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The Start Up Chile programme aims to attract high-potential start-ups that would incubate in the capital Santiago. Victor Ruiz Caballero / Reuters
The Start Up Chile programme aims to attract high-potential start-ups that would incubate in the capital Santiago. Victor Ruiz Caballero / Reuters

Venture in and take your pick

The Life: Forward-looking countries are adopting specific policies to attract entrepreneurs, especially as the United States becomes less welcoming to immigrants.

Forward-looking countries are adopting new policies to attract entrepreneurs, especially as the United States becomes less welcoming to immigrants.

In particular, these countries are hoping to attract technology entrepreneurs because start-ups in this sector are responsible for rapidly creating jobs and wealth.

Michael Fertik, the American entrepreneur and author, has coined a term for this trend: venture countries.

"You had venture funds and venture capitalists and you are now getting what I am calling venture countries because they are committing themselves to specifically getting high-value, high-knowledge worker jobs," Mr Fertik says.

While Silicon Valley remains the largest and most influential start-up zone, challengers are emerging. Mr Fertik identifies Singapore, Chile, the UAE and the Benelux nations (Belgium, the Netherlands and Luxembourg) as some of the countries taking a different approach to attract start-ups, such as offering tax breaks, funding opportunities and adopting permissive immigration policies.

Take Chile, for instance. In 2010, the government created a programme called Start Up Chile to attract high-potential start-ups that would incubate in Santiago as a platform to going global. That year, 22 companies from 14 countries joined the programme, receiving US$40,000 (Dh146,932) of equity-free seed capital, a one-year visa and access to a variety of networks and mentors. The founders aim to have 1,000 participants in the scheme by the end of 2014.

A recent study - the Start-up Ecosystem Report 2012 - places Santiago among the top 20 places for start-ups, thanks to the strength of its mentoring. Here, start-ups have an average of 4.81 mentors, about 25 per cent more than in Silicon Valley.

In Singapore, the government has put in place a variety of policies to spur entrepreneurship including making it easier for highly qualified individuals to acquire visas. For start-up bosses, being able to access talented employees is essential to growing their fledgling businesses.

In the UAE, free zones offer infrastructure that appeals to entrepreneurs.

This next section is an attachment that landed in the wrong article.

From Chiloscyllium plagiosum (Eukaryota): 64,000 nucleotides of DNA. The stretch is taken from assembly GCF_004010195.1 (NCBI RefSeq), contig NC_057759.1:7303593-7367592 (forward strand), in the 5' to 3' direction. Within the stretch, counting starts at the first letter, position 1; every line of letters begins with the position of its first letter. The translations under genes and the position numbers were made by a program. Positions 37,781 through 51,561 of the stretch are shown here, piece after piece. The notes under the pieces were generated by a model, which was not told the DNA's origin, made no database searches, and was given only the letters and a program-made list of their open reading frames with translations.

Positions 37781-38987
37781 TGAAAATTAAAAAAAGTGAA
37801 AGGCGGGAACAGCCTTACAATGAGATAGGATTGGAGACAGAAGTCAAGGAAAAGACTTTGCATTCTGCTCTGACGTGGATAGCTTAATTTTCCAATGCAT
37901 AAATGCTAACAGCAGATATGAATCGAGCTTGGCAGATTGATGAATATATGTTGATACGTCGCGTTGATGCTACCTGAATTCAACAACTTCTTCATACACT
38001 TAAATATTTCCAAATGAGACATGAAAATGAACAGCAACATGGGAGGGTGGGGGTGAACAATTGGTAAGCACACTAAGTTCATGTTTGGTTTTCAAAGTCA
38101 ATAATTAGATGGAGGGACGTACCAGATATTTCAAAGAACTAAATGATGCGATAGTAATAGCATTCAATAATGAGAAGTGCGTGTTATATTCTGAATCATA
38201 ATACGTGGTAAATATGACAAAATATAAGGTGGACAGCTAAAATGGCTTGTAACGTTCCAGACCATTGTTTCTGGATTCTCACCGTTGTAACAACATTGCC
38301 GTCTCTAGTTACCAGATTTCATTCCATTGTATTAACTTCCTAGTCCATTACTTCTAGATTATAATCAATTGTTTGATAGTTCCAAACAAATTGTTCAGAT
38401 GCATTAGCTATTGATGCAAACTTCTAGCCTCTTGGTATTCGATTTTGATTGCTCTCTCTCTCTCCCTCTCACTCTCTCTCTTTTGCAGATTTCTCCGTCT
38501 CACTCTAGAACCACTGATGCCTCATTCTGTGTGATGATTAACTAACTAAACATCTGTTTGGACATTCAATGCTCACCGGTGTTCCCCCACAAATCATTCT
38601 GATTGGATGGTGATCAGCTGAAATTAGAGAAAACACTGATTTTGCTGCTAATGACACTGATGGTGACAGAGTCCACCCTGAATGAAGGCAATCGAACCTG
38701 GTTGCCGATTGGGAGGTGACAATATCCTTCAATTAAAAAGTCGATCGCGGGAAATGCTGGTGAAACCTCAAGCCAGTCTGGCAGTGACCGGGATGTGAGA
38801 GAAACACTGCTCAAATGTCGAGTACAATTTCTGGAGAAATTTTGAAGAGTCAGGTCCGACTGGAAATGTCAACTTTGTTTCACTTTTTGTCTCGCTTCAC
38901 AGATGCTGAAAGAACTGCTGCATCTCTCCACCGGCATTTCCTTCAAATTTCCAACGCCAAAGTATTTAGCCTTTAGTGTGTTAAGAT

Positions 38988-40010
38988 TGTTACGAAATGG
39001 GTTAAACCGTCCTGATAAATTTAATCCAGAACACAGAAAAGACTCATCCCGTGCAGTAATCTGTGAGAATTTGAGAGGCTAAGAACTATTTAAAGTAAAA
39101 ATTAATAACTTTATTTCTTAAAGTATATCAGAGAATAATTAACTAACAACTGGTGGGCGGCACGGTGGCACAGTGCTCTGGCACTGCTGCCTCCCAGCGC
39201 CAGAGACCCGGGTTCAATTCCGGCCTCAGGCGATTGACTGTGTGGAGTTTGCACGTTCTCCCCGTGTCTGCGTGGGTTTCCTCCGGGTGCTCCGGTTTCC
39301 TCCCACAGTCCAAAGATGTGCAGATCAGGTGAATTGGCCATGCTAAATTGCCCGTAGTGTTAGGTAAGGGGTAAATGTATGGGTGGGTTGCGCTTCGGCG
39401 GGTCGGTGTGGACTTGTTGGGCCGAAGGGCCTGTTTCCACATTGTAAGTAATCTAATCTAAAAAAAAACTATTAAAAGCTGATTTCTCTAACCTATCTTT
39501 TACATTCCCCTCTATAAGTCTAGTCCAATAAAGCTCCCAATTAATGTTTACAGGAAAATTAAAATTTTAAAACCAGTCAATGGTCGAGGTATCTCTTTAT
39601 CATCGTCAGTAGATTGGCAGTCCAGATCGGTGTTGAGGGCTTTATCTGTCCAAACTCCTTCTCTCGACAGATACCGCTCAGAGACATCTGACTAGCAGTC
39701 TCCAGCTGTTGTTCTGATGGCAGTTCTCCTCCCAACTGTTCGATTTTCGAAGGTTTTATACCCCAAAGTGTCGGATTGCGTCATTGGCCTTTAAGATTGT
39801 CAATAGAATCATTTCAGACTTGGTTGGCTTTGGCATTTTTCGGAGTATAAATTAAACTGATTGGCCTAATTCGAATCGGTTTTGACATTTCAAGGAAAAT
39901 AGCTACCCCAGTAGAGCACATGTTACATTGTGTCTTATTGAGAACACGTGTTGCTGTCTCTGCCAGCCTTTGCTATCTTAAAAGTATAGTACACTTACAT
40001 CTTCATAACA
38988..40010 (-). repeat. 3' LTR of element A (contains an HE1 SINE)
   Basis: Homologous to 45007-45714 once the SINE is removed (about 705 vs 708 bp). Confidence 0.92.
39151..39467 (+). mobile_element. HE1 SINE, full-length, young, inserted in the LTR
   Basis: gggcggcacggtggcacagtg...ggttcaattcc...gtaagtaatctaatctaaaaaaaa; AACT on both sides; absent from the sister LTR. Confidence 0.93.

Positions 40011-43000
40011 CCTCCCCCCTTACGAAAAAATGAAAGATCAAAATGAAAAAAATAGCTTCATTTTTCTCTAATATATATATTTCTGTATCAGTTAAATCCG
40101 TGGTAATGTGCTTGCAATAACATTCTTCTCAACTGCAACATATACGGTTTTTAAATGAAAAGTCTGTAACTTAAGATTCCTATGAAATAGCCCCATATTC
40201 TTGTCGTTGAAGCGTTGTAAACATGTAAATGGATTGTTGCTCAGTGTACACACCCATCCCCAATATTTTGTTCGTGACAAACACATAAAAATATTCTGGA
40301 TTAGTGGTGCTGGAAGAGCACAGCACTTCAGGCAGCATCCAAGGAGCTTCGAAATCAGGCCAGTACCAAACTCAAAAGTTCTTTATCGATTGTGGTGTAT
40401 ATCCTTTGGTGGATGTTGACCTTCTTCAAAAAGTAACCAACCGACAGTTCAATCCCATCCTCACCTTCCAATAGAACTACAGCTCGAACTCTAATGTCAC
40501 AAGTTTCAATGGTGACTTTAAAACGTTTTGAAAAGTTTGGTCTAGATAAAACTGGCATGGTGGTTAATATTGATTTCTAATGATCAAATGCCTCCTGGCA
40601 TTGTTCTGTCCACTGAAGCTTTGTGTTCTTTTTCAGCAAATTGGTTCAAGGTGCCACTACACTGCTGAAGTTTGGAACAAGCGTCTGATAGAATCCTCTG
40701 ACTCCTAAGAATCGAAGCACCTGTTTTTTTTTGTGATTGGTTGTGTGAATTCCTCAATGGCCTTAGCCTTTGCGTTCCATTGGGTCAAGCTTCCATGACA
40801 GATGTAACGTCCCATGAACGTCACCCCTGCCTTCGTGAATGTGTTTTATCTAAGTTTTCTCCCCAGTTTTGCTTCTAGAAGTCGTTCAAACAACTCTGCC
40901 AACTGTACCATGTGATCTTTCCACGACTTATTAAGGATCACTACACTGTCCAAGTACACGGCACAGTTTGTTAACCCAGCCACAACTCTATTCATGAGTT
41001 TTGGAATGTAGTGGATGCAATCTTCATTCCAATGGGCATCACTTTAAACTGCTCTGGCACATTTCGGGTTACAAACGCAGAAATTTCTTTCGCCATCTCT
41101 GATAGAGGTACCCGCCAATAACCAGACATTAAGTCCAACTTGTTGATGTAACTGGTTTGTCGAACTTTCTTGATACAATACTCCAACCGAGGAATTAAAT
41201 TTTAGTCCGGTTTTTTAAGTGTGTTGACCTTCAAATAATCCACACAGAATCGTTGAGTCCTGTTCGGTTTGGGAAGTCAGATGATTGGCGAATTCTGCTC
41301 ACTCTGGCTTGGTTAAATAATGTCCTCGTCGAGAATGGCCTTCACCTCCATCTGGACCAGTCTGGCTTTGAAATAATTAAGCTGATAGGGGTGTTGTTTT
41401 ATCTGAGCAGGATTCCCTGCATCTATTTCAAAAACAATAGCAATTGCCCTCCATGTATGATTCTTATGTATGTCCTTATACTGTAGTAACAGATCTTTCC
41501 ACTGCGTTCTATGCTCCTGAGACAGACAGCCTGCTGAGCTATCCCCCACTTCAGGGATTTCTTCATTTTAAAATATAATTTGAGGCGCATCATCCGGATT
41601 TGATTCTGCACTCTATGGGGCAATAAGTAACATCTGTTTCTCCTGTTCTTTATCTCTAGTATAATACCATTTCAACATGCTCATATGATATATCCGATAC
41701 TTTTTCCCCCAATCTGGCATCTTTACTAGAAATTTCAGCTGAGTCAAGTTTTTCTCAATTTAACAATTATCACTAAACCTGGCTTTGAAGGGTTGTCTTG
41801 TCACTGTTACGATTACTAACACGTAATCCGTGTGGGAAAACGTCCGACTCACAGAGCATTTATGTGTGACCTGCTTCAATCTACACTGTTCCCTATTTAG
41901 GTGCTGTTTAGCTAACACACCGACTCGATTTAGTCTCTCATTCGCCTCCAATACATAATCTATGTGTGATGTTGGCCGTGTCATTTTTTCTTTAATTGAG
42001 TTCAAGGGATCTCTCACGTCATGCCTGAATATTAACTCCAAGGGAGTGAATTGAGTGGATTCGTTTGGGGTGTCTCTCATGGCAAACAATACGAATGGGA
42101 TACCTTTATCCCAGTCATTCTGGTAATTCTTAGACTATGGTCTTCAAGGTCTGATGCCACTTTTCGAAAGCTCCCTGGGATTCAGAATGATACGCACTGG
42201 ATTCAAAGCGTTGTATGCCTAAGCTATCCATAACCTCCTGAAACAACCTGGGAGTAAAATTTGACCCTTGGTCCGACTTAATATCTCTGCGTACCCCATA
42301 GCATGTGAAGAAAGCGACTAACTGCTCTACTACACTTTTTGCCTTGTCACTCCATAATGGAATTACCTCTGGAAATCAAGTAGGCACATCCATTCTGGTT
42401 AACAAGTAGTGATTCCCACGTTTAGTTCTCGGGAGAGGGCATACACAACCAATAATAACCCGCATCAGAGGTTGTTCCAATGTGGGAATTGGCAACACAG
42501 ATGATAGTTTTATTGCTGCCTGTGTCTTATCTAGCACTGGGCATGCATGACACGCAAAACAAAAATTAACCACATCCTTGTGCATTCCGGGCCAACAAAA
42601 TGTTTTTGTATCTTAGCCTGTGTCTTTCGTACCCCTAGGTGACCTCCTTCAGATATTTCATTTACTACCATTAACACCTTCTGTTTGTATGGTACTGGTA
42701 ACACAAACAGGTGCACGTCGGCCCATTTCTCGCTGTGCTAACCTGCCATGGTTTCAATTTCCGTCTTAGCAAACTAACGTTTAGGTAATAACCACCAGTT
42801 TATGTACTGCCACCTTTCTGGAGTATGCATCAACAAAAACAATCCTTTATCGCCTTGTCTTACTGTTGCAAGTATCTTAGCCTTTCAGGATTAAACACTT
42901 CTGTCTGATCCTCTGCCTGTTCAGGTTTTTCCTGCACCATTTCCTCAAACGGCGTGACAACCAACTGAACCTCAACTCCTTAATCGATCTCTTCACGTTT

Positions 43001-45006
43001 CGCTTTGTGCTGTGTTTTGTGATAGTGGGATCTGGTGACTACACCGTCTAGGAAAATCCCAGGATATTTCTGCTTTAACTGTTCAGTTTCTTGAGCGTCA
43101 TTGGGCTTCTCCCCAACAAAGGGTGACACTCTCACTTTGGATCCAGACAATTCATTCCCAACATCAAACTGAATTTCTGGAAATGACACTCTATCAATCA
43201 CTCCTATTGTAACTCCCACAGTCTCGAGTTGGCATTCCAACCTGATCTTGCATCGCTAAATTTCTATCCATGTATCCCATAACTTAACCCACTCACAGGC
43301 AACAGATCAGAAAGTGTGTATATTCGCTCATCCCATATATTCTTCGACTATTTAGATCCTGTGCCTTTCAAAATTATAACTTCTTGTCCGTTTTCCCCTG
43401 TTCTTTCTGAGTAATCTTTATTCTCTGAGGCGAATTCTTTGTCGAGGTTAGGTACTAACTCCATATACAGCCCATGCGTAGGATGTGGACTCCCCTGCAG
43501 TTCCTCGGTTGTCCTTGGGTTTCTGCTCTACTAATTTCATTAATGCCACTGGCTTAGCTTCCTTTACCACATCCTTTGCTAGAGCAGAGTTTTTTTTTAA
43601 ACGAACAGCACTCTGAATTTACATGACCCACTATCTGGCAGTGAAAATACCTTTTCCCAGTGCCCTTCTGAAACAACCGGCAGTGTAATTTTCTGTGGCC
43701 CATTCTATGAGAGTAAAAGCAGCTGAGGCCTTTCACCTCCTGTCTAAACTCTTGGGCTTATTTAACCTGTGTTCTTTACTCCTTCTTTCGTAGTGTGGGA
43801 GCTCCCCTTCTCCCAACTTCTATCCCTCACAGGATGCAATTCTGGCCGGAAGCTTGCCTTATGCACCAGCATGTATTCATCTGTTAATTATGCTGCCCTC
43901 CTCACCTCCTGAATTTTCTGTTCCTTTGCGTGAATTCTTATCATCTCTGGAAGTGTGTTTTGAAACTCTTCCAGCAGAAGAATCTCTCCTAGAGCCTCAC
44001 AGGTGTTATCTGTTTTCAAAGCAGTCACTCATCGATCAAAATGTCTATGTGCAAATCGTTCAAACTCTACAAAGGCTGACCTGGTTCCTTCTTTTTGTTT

Researchers at the Kauffman Foundation in the US have authored numerous reports highlighting the importance of start-ups for job creation and the importance of immigrants as entrepreneurs.

This year, the organisation published a report called America's New Immigrant Entrepreneurs: Then and Now, which confirmed previous suspicions that restrictive immigration policies in the US are thwarting entrepreneurial activity.

"For several years, anecdotal evidence has suggested that an unwelcoming immigration system and environment in the US has created a 'reverse brain drain'," according to Dane Stangler, the foundation's director of research and policy. "This report confirms it with data."

The report shows that the percentage of immigrant-founded firms in the US has dropped to 24.3 per cent this year from 25.5 per cent in 2005. The decline in Silicon Valley is even more pronounced, with the proportion of immigrant-founded start-ups slipping to 43.9 per cent from 52.4 per cent.

"We are in a global competition for talent and growth [and] for the first time, countries are really figuring out start-ups," Mr Fertik says. "They are bending over backwards to make it work, [providing] special exception rules [for immigration] if you are high talent."

For would-be entrepreneurs holding a "bad passport", this emerging system offers the opportunity to "cherry-pick" the services these countries are now providing, according to Mr Fertik.

He offers the hypothetical example of a South Asian person looking to start a business: "Very smart but [has a] bad passport."

But now he can cherry-pick - perhaps choosing Singapore as his place of residence because it has a permissive immigration policy for entrepreneurs as well as good intellectual property protection.

He may then create his company in Dubai for tax purposes, open a sales office in a tax-friendly part of Europe such as Luxembourg or Switzerland, and put a call centre in Poland. He may also choose to sit his code on cloud servers in Benelux because of the security and stability that offers.

"Now, if you happen to live in the States or in London, there are a whole bunch of services that are there for you anyway," Mr Fertik explains. "But if you don't have that set of benefits, if you were born with the wrong passport, there are still a lot of ways to have a huge [impact]. There are all these different services you can use globally as an entrepreneur and the venture countries are competing to offer them. We've never seen this before."

lgutcher@thenational.ae

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